Ms Berejiklian flagged last week that daily COVID-19 press conferences would stop from today and would be replaced with online videos provided by NSW Health.
She said she would appear intermittently on a “needs basis”.
“That could be seven days a week; some weeks it could be three times a week. It depends on what’s going on,” she said on Sunday.
Well, it appears today is a day for a press conference. The premier’s office has now confirmed that she will provide the COVID-19 update today at 11am with NSW Health’s Dr Jeremy McAnulty.
That rather takes the wind out of the sails of NSW Opposition leader Chris Minns, who had seized on the absence of the press conference today to announce his own 11am appearance.
University of Melbourne epidemiologist Tony Blakely says he believes NSW and Victoria can tolerate up to 2000 COVID-19 cases a day “but not comfortably”, and it is important the states do not go over that number.
He said coronavirus restrictions should be eased when the numbers were as low as possible. At present, NSW is set to lift some restrictions for fully vaccinated people in mid-October. Modelling by the Burnet Institute suggests case numbers in NSW local government areas of concern will peak in coming weeks.
Professor Blakely told ABC Radio National this morning that “I think we might need to pivot to a different way of thinking about this and actually start thinking about what is our ceiling” of infections.
We need to start thinking about the headroom we’ve got … Any alterations or openings up that we want to do – and that’s going to be the tricky part – is going to require clarity and honesty from politicians that when they open up, we’ll have to monitor and we may need to retreat, as we start threatening that limit.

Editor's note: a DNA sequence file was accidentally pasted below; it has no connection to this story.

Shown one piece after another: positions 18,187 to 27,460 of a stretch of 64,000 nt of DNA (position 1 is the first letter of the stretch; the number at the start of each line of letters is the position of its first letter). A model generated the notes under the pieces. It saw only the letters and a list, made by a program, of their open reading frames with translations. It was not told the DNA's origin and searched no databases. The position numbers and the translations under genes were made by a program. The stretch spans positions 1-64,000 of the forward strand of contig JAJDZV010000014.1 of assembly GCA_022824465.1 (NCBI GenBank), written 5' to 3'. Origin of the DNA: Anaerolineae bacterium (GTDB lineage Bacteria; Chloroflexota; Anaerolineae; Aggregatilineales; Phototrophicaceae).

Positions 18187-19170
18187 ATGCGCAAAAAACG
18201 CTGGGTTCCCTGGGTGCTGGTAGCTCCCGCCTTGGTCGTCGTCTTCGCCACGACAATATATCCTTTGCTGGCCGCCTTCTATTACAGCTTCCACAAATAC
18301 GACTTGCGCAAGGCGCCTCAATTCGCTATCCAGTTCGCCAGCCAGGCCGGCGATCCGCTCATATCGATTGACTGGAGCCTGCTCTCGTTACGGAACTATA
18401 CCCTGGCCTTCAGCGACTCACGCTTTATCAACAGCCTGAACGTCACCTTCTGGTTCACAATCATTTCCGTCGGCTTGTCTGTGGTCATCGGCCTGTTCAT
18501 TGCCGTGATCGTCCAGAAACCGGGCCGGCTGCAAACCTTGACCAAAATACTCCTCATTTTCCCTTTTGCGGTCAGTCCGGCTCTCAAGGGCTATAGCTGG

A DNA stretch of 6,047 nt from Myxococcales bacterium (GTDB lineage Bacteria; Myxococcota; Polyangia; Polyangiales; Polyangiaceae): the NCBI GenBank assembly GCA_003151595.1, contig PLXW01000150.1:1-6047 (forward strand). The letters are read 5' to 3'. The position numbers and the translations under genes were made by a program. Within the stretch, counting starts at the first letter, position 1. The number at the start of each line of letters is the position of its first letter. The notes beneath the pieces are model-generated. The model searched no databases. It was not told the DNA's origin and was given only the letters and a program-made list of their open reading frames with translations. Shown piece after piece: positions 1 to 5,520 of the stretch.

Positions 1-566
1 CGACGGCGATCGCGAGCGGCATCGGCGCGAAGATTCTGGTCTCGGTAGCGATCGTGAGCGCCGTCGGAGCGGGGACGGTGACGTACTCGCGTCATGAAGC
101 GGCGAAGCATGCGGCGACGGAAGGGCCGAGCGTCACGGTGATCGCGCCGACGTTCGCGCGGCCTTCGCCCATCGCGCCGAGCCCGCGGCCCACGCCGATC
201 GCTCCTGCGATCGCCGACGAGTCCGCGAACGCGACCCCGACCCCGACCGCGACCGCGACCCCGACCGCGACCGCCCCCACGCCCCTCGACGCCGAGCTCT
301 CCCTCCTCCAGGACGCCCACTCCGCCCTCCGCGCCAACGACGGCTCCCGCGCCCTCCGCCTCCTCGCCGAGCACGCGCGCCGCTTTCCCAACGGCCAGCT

“You want to open up with the numbers as low as possible, and going down, because if you open up when the numbers say going for 1000 are still going up very fast, it’s not a good scenario to be in.”
Victoria’s current Reff rate – a measure of how many people an infected person will pass the virus on to – is at 1.7.
Professor Blakely said current mobility data is showing there is more movement in Victoria’s current lockdown than there has been previously.
“There’s fatigue, and on your hour or two of exercise each day, you only need to walk around to see the number of people hanging outside cafes chatting to their mates and jabbering in parks,” he said.
“I don’t wish to be critical, because as human beings, we crave that social connectedness. I think we are all over lockdown here in Victoria, so it’s been hard to maintain compliance of the public health orders basically.”